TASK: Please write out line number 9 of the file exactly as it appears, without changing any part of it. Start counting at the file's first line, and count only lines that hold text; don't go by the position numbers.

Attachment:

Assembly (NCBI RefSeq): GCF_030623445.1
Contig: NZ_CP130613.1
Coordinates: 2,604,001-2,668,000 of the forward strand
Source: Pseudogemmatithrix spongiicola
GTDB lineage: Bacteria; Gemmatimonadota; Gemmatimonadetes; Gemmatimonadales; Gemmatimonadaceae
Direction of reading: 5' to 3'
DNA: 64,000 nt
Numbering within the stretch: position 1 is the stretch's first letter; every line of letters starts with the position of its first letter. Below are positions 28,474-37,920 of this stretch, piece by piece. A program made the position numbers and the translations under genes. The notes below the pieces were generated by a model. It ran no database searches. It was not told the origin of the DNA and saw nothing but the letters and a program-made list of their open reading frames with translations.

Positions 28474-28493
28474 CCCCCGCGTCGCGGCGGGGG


Positions 28474-28493